Canto 18: ājñā-vyākaraṇaḥ
Knowing & Affirming

Introduction

Ājñā means 1. the highest knowledge, the deepest knowledge, knowledge of liberation; and 2. order, command, authority, unlimited power. Vyākaraṇa is an -na neuter action noun from vy-ā-√kṛ, which means 1. to expound, explain, declare, and 2. to predict or prophesy. Related to this latter definition, vyākaraṇa is one of the nine divisions of the teaching. This category of vyākaraṇa is generally understood to contain the Buddha’s predictions of the future enlightenment of his followers. In Chinese, however, vyākaraṇa was rendered as 授記 (juki); and in Shobogenzo Dogen explains these two characters not in terms of future time (which, philosophically speaking, does not exist) but rather in terms of the real time of the present. Hence, rather than Giving a Prophecy, 授記 is better translated in Shobogenzo as Giving Affirmation. Following this line of thinking, then, the Canto title ājñā-vyākaraṇaḥ might be translated “Giving Affirmation of Deep Knowledge” or, in short, “Affirming of Knowing.”

In EH Johnston’s Canto title “The Declaration of Insight,” however, the reading of vyākaraṇa mirrors the usage of vyākaraṇa in verse 21, where Nanda does indeed declare his own insight. Again, Linda Covill’s translation “His Instructions Revealed” reflects the conventional understanding of vyākaraṇa in which the Buddha himself is the one who does the revealing.

Thus, in view of the ambiguity of both ājñā and vyākaraṇa, it seems likely that, as in so many previous Cantos, a two-word compound was chosen that might save us from the sin of certainty. “Knowing/Affirming” might come closer to conveying the real cloud of un-knowing that, ironically, Aśvaghoṣa may have had it in mind to suggest.

 

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atha dvijo bāla ivāpta-vedaḥ kṣipraṁ vaṇik prāpta ivāpta-lābhaḥ /
jitvā ca rājanya ivārisainyaṁ nandaḥ kṛtārtho gurum abhyagacchat // 18.1 //

And so like a young initiate who mastered the Vedas, like a trader who turned a quick profit, / Or like a royal warrior who conquered a hostile army, a success, Nanda approached the Guru. // 18.1 //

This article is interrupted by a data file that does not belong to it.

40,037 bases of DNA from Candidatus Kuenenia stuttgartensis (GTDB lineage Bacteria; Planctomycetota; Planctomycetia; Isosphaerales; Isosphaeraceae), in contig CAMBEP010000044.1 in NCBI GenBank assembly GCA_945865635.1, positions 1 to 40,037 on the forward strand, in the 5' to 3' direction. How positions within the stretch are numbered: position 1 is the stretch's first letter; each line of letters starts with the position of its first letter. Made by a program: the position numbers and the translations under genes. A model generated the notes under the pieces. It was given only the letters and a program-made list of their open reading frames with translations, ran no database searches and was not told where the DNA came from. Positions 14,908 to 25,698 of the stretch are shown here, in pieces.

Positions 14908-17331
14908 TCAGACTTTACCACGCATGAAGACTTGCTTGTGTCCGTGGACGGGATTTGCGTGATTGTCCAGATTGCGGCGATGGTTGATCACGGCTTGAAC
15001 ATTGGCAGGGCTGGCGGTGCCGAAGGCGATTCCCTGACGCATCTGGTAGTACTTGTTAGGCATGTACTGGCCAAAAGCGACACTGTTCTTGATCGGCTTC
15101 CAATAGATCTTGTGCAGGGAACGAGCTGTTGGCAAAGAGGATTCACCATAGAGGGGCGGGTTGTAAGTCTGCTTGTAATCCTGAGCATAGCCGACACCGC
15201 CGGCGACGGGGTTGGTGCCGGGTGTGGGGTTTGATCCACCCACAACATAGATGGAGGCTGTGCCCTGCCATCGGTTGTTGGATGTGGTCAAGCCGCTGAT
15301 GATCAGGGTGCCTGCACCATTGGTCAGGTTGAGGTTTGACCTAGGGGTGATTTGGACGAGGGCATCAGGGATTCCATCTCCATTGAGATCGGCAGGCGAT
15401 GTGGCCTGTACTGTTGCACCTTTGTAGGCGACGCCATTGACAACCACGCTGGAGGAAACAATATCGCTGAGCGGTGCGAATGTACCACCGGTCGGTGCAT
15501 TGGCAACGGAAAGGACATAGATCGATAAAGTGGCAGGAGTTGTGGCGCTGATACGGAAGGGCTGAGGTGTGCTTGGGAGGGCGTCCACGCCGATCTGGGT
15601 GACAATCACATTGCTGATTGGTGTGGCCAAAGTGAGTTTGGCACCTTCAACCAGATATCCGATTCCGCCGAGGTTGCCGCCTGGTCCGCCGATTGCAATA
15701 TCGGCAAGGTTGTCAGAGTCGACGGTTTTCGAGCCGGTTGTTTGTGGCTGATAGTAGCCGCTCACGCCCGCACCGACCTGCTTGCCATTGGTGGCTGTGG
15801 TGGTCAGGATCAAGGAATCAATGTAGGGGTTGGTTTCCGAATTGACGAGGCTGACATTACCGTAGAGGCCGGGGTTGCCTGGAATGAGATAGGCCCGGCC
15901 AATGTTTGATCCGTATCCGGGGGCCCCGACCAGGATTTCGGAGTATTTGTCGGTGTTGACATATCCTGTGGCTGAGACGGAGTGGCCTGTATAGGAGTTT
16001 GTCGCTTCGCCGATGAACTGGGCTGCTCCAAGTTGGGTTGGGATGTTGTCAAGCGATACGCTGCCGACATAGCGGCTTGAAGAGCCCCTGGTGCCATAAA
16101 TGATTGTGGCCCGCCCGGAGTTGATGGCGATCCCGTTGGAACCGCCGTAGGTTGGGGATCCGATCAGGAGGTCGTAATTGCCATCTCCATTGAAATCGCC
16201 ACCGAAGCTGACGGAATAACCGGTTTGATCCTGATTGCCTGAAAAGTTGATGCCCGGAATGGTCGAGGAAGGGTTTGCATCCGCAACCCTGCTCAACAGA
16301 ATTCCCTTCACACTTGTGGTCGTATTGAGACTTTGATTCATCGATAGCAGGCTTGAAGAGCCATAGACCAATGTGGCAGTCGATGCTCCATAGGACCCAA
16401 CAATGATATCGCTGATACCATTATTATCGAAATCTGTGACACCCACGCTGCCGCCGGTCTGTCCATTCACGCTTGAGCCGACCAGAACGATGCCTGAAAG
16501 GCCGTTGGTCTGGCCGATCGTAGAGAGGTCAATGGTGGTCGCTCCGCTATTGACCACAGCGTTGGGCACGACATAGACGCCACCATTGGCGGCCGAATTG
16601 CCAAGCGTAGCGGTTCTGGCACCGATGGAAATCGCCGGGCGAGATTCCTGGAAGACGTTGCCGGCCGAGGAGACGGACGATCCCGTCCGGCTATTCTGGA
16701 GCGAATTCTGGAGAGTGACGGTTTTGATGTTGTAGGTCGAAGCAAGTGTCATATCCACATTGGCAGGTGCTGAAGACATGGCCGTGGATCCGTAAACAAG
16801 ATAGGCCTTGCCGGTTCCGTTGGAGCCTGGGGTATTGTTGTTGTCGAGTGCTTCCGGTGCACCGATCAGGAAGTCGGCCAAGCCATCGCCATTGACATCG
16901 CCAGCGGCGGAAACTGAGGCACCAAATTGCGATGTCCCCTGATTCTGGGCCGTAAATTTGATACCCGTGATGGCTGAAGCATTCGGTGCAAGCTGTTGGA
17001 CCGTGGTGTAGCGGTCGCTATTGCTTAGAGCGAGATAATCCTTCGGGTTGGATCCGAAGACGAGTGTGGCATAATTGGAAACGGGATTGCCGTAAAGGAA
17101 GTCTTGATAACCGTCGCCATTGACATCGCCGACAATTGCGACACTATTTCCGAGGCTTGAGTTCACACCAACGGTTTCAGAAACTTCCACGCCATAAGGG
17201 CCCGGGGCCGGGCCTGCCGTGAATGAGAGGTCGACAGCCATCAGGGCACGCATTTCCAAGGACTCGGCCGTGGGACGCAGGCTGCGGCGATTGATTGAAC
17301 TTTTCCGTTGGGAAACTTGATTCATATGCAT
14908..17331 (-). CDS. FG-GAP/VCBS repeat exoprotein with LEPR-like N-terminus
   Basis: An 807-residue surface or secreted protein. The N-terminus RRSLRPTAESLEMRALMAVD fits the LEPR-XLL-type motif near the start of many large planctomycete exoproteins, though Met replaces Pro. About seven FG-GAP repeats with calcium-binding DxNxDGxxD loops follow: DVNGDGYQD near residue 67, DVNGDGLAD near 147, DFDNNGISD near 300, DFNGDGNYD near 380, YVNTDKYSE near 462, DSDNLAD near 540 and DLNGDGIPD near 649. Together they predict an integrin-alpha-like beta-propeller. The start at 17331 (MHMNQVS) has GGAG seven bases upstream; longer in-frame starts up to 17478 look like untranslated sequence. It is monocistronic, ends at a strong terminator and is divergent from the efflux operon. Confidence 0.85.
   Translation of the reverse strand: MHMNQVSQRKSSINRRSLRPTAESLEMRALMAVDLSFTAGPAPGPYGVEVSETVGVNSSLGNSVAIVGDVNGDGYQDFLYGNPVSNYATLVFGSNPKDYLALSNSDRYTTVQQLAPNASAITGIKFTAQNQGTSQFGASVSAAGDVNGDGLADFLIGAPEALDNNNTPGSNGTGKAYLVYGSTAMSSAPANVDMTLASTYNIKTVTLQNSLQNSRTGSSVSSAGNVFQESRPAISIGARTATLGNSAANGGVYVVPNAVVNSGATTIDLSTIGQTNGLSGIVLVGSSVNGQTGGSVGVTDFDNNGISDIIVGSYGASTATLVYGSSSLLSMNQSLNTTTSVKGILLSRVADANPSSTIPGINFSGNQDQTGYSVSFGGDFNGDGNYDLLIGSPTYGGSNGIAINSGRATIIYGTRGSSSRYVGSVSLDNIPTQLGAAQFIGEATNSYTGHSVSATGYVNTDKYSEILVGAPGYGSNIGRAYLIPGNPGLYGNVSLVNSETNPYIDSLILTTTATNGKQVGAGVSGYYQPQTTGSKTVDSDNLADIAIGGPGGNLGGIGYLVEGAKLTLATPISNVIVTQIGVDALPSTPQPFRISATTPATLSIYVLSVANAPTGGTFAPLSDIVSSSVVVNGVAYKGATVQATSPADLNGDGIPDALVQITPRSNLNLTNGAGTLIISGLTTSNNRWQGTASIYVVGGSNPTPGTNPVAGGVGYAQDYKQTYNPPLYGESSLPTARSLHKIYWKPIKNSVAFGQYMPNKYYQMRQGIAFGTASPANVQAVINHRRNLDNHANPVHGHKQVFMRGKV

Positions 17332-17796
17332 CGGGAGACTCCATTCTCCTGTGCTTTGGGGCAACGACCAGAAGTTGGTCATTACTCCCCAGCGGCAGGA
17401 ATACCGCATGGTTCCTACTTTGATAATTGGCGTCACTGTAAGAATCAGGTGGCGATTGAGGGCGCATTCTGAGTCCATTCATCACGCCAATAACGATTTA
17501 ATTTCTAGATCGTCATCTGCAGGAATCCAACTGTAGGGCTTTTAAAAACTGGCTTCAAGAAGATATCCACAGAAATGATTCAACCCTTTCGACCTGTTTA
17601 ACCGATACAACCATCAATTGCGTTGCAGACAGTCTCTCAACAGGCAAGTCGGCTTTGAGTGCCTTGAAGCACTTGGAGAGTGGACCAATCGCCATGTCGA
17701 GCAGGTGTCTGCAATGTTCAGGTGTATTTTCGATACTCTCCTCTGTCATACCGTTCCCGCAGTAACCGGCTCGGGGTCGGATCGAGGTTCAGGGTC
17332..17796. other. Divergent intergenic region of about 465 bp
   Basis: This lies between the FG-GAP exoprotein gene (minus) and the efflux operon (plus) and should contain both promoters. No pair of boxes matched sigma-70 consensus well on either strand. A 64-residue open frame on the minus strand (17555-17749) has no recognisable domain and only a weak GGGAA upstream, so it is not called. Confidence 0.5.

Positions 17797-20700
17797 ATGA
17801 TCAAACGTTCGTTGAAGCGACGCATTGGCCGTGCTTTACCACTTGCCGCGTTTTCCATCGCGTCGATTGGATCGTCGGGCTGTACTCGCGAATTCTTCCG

draṣṭuṁ sukhaṁ jñāna-samāpti-kāle gurur hi śiṣyasya guroś ca śiṣyaḥ/
pariśramas te saphalo mayīti yato didṛkṣāsya munau babhūva // 18.2 //

For it is pleasant, at a time when wisdom has been fully realized, for teacher to see student, and for student to see teacher, / [Each thinking], “Your toil has rewarded me”; for which same reason the wish to see [Nanda] arose in the Sage. // 18.2 //

yato hi yenādhigato viśeṣas tasyottamāṅge ’rhati kartum iḍyām /
āryaḥ sarāgo ’pi kṛtajña-bhāvāt prakṣīṇamānaḥ kim-u vītarāgaḥ // 18.3 //

Thus is a noble person obliged to pay respect, EHJ notes that iḍyām is a corruption here for ijyām, which occurs occasionally in Buddhist works in the sense of pūjā (honour, worship, respect). 01 to his face, Uttamāṅge (fr. uttama + aṅga) is lit. “to the highest part of the body.”02 to the one through whom he has acquired distinction. / Even a noble person who retains the taint of redness is so obliged, out of gratitude: How much more is one with no red taint, all pride having perished? // 18.3 //

yasyārtha-kāma-prabhavā hi bhaktis tato ’sya sā tiṣṭhati rūḍha-mūlā /
dharmānvayo yasya tu bhakti-rāgas tasya prasādo hṛdayāvagāḍhaḥ // 18.4 //

For when devotion springs from an agenda or desire, there it remains rooted; / But when a person has love and devotion for dharma, that person is steeped to the core in tranquillity. // 18.4 //

kāṣāya-vāsāḥ kanakāvadātas tataḥ sa mūrdhnā gurave praṇeme/
vāteritaḥ pallava-tāmra-rāgaḥ puṣpojjvala-śrīr iva karṇikāraḥ // 18.5 //

And so, a glowing gold in his yellow-red robe, he bowed his head to the Guru / Like a karnikāra tree, with an outburst of ruddy shoots, and a glorious blaze of flowers, nodding in the wind. // 18.5 //

athātmanaḥ śiṣya-guṇasya caiva mahā-muneḥ śāstṛ-guṇasya caiva /
saṁdarśanārthaṁ sa na māna-hetoḥ svāṁ kārya-siddhiṁ kathayām babhūva // 18.6 //

Then, as a manifestation of his individual merit as a student and, indeed, of the great Sage’s merit as a teacher, / And not out of pride, he described his own accomplishment of the work that has to be done: // 18.6 //

yo dṛṣṭi-śalyo hṛdayāvagāḍhaḥ prabho bhṛśaṁ mām atudat su-tīkṣṇaḥ /
tvad-vākya-saṁdaṁśa-mukhena me sa samuddhṛtaḥ śalya-hṛteva śalyaḥ // 18.7 //

“The splinter of a view, The cutting of ten fetters which was implicit in Aśvaghoṣa’s account of Nanda’s progress in Canto 17, is also implicit in Nanda’s own account of his progress. The ten fetters, to recap, are: 1. personality view, 2. doubting, 3. clinging to rules and rituals; 4. sensual desire, 5. ill will, 6. concern for outward appearances, 7. concern for spiritual advancement, 8. conceit, 9. restlessness, and 10. ignorance. In this verse, then, Nanda describes the cutting in him of the first fetter, the personality view. 03 that had penetrated to my core, O Mighty One, was paining me intensely, being very sharp; / Via the jaws of the pincers of your words – by means of a means and by way of a mouth A play seems to be intended on the word mukhena: the meanings of mukha include 1. mouth, 2. tip (i.e. the jaw of a pincer) and 3. means. 04 – it was pulled out of me, as a splinter is removed by a surgeon. // 18.7 //

kathaṁkathā-bhāva-gatosmi yena chinnaḥ sa niḥsaṁśaya saṁśayo me/
tvac-chāsanāt satpatham āgato ’smi sudeśikasyeva pathi pranaṣṭaḥ // 18.8 //